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Medical Student Loan Repayment

Published August 17, 2020

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Student Loan
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A medical education is one of the most expensive career paths there is, with arguably one of the most rewarding payoffs — becoming a medical professional.

Despite the rising costs, many hopeful physicians continue to seek out top medical programs, and should feel confident in doing so. However, the substantial stress of medical school debt means that these future care-givers need more help in managing the heavy financial burden that follows these rigorous years of training.

If you’re an aspiring medical professional, you’ve likely seen the numbers. According to the Association of American Medical Colleges (AAMC), 75% of the graduating class of 2018 reported leaving medical school with student loan debt. Across the country, the median level of medical school debt for each member of the class of 2018 was a staggering $200,000.

With graduation in May, a move in June, and residencies beginning in June/July, there will be less free time available for dealing with finances than you might think.

What should you do to prepare for residency?

  1. Get organized.

    Gather the records of all your debt, e.g., student loans, car payments, mortgage, personal loans, credit cards, etc., and keep them in one safe place. Be sure your records include balances, terms, payments, interest rates, and any other key information.

  2. Know what you owe.

    Familiarize yourself with the full picture of your debt so you can make informed financial decisions. This should encompass how much you owe, monthly payment due dates, and your current payoff dates, even if they are 10, 15, or 20 years away.

  3. Map your personal and professional goals.

    House, kids, private practice, lifestyle—include it all. Even if plans and circumstances change, thinking about where you want to go now will help you be better prepared for the future.

  4. Determine when and how you will be paid.

    Weekly, bi-weekly, or monthly – and if direct deposit is available, take advantage of it.

  5. Create—and stick to—a monthly budget.

    • Live like a resident on a resident’s salary – the average yearly salary for a resident is $59,300 according to a Medscape survey.1
    • Remember that location matters to total cost of living.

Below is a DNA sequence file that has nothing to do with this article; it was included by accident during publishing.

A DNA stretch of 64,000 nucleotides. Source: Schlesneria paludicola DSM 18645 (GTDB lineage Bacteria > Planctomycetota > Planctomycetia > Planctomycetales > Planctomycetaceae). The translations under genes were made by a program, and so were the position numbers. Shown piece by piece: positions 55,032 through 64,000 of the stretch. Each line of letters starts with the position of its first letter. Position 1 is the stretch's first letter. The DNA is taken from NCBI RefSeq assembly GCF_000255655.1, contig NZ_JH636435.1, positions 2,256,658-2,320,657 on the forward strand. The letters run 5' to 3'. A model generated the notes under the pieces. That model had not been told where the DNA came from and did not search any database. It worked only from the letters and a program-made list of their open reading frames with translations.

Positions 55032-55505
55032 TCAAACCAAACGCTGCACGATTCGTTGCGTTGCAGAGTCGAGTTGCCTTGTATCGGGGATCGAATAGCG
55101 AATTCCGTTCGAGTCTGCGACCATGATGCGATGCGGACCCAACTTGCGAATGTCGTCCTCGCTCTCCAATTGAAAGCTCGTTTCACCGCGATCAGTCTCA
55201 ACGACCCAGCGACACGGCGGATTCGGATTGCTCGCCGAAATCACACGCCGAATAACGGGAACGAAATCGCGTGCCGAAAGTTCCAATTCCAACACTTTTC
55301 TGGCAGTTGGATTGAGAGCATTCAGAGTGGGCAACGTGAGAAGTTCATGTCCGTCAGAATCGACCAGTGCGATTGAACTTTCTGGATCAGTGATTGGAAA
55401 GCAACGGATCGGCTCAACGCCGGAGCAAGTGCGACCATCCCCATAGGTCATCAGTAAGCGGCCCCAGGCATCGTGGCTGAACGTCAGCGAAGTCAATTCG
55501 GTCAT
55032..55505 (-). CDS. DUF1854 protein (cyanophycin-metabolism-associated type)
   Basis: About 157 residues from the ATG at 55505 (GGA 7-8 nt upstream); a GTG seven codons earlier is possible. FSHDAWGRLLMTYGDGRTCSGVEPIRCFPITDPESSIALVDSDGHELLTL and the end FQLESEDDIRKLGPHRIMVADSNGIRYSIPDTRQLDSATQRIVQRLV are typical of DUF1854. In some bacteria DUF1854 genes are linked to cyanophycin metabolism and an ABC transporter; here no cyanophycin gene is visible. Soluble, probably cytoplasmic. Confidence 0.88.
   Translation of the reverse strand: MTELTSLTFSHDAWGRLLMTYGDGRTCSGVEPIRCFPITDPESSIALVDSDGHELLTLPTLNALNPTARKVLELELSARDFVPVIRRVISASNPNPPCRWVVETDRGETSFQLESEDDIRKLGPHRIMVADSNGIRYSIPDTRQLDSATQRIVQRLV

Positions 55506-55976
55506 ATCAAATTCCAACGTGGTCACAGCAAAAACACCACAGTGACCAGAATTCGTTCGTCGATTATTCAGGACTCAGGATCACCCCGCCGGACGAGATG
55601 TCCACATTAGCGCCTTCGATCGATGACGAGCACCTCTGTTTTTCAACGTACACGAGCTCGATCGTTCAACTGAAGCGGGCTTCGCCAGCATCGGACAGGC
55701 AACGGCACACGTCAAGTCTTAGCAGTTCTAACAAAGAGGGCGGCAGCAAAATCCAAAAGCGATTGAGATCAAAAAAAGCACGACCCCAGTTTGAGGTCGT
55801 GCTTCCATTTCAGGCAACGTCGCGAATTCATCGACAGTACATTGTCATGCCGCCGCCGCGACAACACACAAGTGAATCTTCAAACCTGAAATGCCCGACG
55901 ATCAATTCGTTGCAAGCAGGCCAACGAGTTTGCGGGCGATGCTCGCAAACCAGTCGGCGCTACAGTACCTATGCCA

• Don’t forget about retirement – it’s never too early to start saving for retirement. If your workplace provides retirement account plans—and almost all do—take advantage of them and any matching-funds options offered.
  6. Protect yourself with insurance.

    Disability, life (if you’re married and/or have children), and umbrella liability insurance coverage preserves your investment in yourself, your assets, and your capacity to earn future income.

  7. Establish an emergency savings fund.

    Since insurance can’t cover every eventuality, having a financial cushion could help get you through an unexpected challenge.

  8. Maximize your tax deductions.

    For example, you may be eligible to deduct up to $2,500 of student loan interest paid in a given year. There are some restrictions, though, so check the income requirements each tax year and consult a tax professional for more information.

  9. Set a loan repayment strategy.

    • Do the math to ensure your repayment plan makes financial sense.
    • If you are in a period of deferment or forbearance, or still in school, consider making some sort of payment on the interest that is accruing on the costliest loans, particularly private in-school loans, federal unsubsidized loans, or GRAD Plus loans.
    • Pay off higher interest rate loans first to save on interest.
    • Eliminate the smallest balance to free up more money to tackle the next-largest balance.
    • Make every effort to make on-time payments. A late payment may result in late fees and/or a negative impact to your credit score.

Medical Student Loan Forgiveness Programs

Public Service Loan Forgiveness (PSLF)

Borrowers while working in public or non-profit organizations may have their loans forgiven after making 120 qualifying monthly payments under a qualifying repayment plan on their direct loans. Qualifying public service employment includes work in 501(c)(3) nonprofits, government agencies, and/or some other not-for-profit organizations, such as qualifying medical schools and teaching hospitals, employment with AmeriCorps or Peace Corps, military service, public health, and public safety.

Learn more about the PSLF Program to see whether you might qualify.

Key considerations:

  • The amount forgiven is not taxed.
  • Money saved needs to be balanced against income lost if taking a job that pays significantly less than private or for-profit sectors.
  • U.S. Department of Education policy for PSLF may change, so borrowers should monitor developments.

Medical Student Loan Repayment Assistance Programs by State